Letter to the Editor: Growing pains?

Long Beach always seems to have a difficult time dealing openly with residents. It often talks of transparency, then makes its actions as opaque as possible when doing something it believes might face opposition.
Take the additional traffic signal proposed for Wardlow Road at Pacific Avenue as part of a new Pacific Avenue Bike Corridor. Residents of Wrigley Heights have had an increasingly difficult time getting out of our neighborhood onto Wardlow Road since the Blue Line was built because there is only one exit (Magnolia Avenue). Eastbound traffic often backs up for blocks, and the City has known about the problem for many years.
So when Long Beach held meetings about the design of the bike path and the additional traffic signal that will cause even longer delays, did our 7th District councilmember, James Johnson, notify any of us? No.
In 1993, the MTA was considering relocating the Wardlow Blue Line station to the north, near Los Cerritos Park. Then-City Traffic Engineer Richard Backus sent a March 12, 1993 memo to then-City Environmental Planning Officer Gerhardt Felgemaker regarding the possible effect on the intersection of Pacific Place and Wardlow Road. (Pacific Place is just a few hundred feet west of Pacific Avenue and already has a traffic signal.)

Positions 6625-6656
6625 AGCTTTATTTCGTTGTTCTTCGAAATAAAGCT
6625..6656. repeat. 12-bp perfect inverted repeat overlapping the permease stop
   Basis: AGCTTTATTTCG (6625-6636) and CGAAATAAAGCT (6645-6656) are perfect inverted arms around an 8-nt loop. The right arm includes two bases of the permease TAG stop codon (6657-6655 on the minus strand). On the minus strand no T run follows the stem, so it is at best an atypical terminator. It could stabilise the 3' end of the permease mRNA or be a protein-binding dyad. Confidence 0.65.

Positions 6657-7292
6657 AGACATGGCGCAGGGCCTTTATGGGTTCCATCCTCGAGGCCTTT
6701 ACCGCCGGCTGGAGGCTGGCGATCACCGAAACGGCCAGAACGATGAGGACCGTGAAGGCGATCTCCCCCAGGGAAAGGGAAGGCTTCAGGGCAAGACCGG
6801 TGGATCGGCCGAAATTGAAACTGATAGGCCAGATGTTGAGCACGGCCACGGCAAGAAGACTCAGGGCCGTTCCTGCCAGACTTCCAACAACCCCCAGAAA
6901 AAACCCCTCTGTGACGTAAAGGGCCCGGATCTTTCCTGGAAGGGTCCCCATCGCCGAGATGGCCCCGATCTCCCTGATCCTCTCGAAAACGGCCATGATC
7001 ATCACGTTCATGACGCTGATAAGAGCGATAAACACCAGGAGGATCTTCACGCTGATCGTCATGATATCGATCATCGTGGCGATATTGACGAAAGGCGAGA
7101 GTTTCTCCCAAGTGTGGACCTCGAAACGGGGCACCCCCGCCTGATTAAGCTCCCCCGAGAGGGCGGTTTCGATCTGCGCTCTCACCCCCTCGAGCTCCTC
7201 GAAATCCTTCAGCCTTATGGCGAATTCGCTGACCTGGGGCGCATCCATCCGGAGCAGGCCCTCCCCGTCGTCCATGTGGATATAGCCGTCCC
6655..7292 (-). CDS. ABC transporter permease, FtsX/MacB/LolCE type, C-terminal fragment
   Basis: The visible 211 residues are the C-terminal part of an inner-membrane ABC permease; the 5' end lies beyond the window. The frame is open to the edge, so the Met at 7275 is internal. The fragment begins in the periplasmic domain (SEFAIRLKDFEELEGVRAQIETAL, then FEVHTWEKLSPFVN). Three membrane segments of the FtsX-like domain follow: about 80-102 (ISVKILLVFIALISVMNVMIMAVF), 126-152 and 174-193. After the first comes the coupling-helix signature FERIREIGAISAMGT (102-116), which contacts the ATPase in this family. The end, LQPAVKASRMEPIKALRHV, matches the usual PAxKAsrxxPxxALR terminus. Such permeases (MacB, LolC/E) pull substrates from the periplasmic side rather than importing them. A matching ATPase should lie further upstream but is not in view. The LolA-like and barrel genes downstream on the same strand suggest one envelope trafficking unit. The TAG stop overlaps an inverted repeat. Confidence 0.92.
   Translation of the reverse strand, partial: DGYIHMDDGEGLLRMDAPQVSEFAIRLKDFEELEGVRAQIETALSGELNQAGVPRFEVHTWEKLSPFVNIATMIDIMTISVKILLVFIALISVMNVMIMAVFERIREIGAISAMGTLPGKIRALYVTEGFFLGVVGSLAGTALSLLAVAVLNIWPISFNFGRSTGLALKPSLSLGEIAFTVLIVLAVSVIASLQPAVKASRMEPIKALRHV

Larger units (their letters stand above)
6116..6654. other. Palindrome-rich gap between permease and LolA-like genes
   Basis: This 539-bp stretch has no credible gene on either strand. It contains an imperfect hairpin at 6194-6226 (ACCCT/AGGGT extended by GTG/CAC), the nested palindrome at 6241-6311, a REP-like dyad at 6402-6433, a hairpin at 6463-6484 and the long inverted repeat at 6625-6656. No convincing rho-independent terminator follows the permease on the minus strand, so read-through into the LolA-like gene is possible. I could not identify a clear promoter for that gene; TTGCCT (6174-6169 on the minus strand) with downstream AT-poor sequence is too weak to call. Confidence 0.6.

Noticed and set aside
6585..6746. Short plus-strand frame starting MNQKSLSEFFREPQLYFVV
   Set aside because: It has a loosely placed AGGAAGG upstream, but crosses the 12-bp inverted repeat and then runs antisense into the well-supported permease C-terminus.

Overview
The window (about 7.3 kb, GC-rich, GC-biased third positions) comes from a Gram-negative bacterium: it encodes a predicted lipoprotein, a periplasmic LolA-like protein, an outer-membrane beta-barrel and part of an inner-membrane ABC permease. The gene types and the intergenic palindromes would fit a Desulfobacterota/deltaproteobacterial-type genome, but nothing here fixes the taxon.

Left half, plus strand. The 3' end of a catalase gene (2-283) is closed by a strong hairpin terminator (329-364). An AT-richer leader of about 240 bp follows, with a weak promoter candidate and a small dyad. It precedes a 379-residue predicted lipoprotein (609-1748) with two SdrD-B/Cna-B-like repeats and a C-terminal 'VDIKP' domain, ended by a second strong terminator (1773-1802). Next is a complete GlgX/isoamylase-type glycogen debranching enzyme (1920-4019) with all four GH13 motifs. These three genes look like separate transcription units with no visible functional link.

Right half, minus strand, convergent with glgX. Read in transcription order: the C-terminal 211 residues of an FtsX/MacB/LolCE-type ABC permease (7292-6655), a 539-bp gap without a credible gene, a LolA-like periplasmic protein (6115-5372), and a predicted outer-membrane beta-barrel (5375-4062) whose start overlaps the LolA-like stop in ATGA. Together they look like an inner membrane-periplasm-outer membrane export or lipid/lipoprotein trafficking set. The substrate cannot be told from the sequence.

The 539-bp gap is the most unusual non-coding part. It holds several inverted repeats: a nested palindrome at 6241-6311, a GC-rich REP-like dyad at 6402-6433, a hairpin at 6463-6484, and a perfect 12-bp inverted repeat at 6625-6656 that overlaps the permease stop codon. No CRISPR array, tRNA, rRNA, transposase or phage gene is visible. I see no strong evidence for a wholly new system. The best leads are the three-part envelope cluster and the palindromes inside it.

Backus said, “The subject intersection is already operating at an unacceptable level of service (Level E or worse) during the afternoon peak period.” Level E is defined: Severe congestion with some long-standing lines on critical approaches. Level F: Total breakdown with stop-and-go operation.
Remember this was in 1993. Blue Line trains, already three cars long, then averaged 36,553 riders each weekday. By September, 2012, that average had climbed to 92,120, requiring more frequent trains. Still Long Beach insists on another traffic signal when bike riders could easily cross at Pacific Place.

Jeannie Hoffman
Long Beach

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